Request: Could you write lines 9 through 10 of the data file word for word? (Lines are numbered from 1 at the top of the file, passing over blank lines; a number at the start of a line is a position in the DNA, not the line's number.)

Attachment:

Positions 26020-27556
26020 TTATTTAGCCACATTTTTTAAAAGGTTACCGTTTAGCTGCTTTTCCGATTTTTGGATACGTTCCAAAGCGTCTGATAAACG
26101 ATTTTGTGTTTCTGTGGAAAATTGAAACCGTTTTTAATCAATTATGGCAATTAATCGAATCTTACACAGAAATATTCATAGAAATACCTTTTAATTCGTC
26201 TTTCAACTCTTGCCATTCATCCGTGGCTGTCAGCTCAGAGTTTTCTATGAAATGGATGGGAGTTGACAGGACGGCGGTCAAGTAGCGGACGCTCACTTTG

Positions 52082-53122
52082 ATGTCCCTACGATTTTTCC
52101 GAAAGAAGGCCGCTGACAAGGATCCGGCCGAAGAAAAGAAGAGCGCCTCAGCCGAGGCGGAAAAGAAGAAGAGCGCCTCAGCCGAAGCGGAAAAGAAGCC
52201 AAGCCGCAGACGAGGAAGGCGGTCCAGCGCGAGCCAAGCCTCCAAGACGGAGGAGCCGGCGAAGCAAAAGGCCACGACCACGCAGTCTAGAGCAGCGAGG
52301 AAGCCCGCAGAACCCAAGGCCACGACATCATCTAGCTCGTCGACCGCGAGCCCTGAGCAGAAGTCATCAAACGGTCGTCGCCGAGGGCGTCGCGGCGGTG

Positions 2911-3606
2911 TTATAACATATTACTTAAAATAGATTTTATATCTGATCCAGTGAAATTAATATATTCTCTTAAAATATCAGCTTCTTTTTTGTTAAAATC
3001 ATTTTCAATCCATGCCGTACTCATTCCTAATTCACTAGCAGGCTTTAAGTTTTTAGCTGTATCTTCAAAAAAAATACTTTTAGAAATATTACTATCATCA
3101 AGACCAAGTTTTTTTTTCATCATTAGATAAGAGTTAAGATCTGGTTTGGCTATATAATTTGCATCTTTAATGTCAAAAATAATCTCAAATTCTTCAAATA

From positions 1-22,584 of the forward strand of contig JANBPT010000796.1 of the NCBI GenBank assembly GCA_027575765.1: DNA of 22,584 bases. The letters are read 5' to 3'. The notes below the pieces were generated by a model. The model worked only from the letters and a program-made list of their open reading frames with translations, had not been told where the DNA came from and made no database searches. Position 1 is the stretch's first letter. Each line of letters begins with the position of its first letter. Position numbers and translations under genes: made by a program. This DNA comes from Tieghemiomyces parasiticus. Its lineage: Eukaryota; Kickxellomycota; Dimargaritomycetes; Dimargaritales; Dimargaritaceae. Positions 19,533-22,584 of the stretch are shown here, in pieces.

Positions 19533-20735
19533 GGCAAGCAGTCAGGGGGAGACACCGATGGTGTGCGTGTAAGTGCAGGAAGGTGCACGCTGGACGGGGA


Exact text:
52301 AAGCCCGCAGAACCCAAGGCCACGACATCATCTAGCTCGTCGACCGCGAGCCCTGAGCAGAAGTCATCAAACGGTCGTCGCCGAGGGCGTCGCGGCGGTG

Positions 2911-3606